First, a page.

As mentioned in the above article, the stakes are high when it comes to changing domicile. In making that determination, the tax authorities and the courts look at whether you have changed your "pattern of life."
Accordingly, our domicile planning process consists of the following steps:
- Meet to discuss your current ties to Old State and other states, your proposed new domicile, and the changes you intend to make – whether you will be retaining a home in Old State, your likely number of days in each relevant jurisdiction, your business and social contacts, and other key factors.
- Develop a plan for accomplishing the change of domicile. A written summary (which is protected by attorney-client privilege) will help you evaluate whether the proposed plan is likely to work, given the way you want to lead your life.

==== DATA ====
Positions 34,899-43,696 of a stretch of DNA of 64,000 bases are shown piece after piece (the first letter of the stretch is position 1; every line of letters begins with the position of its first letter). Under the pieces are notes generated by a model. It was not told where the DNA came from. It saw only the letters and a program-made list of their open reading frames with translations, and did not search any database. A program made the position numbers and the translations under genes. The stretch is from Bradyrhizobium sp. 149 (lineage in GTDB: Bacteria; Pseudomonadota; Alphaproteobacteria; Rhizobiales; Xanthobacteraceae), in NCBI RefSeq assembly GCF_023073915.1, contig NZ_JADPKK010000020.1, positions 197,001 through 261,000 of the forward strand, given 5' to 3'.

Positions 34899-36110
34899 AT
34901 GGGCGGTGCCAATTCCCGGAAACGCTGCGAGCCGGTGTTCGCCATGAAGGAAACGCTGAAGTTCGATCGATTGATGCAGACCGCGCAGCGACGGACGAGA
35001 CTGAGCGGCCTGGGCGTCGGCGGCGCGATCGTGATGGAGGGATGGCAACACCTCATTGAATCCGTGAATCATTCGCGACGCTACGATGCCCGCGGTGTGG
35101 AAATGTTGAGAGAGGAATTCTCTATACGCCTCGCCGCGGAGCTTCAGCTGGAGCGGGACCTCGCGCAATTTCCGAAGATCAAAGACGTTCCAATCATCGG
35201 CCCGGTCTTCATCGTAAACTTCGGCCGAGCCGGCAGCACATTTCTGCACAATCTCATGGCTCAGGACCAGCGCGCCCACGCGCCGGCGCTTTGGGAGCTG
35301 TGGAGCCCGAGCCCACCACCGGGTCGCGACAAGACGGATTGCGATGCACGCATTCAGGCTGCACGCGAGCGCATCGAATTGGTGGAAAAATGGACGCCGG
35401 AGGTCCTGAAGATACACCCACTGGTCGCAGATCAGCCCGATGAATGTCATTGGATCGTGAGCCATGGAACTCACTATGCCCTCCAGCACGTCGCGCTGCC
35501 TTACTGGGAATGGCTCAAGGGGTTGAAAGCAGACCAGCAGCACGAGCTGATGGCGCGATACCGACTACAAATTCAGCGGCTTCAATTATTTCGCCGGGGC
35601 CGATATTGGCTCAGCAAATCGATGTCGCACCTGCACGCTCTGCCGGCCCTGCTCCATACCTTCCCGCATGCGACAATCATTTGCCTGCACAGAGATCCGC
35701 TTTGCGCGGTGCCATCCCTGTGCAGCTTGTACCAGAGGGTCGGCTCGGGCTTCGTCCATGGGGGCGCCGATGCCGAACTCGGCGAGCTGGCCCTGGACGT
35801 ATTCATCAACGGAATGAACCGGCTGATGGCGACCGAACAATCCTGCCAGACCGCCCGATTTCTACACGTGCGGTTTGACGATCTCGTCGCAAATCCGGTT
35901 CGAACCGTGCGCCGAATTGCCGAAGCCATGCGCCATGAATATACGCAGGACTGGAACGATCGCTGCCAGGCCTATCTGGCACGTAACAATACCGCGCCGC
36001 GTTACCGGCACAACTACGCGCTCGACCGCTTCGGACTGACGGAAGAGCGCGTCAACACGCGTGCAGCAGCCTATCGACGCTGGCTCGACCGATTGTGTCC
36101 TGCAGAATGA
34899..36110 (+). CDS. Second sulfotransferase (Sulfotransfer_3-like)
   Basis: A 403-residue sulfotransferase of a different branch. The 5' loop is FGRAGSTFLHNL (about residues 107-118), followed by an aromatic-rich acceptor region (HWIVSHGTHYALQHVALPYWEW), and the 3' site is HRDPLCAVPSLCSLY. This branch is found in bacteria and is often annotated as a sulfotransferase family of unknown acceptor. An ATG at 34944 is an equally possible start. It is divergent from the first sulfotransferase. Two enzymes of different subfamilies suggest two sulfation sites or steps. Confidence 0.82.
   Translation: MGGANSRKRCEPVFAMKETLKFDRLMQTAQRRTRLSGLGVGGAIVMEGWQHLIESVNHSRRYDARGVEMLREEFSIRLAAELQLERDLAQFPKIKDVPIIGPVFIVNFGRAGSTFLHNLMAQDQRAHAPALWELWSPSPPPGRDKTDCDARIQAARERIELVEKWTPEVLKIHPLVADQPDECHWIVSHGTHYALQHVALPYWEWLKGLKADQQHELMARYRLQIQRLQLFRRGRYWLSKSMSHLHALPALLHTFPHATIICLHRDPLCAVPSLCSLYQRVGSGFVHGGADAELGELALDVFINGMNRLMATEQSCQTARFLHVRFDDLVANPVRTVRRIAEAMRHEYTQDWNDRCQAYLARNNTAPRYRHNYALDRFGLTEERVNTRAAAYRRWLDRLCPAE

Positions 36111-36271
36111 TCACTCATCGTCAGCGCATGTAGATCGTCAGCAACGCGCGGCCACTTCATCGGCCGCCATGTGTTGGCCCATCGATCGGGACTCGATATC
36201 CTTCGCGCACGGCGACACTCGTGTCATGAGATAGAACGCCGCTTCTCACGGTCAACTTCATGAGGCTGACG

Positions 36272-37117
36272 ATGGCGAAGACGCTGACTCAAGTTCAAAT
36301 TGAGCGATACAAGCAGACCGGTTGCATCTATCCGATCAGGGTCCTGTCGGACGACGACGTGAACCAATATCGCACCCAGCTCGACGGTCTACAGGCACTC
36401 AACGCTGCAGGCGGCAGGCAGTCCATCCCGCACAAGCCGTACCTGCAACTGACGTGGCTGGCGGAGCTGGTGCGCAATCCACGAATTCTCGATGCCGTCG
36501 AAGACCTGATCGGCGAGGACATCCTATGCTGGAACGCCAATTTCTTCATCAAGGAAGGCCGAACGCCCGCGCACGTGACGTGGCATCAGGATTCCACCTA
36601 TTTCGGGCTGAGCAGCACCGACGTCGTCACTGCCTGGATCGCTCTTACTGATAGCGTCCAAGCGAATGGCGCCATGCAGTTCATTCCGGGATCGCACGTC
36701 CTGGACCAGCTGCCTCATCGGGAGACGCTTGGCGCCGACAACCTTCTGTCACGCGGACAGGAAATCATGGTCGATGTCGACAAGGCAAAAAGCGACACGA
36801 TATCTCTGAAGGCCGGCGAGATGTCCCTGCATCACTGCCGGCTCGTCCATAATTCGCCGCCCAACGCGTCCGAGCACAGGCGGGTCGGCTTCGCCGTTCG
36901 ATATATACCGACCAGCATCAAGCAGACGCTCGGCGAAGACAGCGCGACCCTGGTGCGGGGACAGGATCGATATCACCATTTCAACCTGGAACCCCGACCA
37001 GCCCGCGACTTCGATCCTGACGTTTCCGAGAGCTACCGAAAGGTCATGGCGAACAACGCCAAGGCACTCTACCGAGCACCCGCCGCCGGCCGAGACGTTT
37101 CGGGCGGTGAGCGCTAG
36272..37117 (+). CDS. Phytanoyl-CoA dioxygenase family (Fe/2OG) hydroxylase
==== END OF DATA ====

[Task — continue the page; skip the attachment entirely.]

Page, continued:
- Once the plan is finalized, prepare a detailed task list, showing (i) the steps you will take in order to implement your plan, and (ii) documentation to be obtained and retained in order to support your position in case of an audit. Any plan to change domicile must be accompanied by fastidious attention to obtaining and maintaining the requisite documentation.
- Follow up as needed to make sure the plan is on track, to respond to any issues or changes of circumstances, and to review the methodology being used to track day counts.
Part of any domicile review is weighing the risks and benefits of the position taken and deciding how to balance tax goals and personal goals. We are happy to assist in this process.
There is some good news on domicile – Connecticut, New York, New Jersey and Massachusetts all specifically acknowledge that continuing to make charitable contributions to charities in those states will not be considered a factor in determining domicile. For more information, see Day Pitney's February 2016 Nonprofit Newsletter.
The content of this article is intended to provide a general guide to the subject matter. Specialist advice should be sought about your specific circumstances.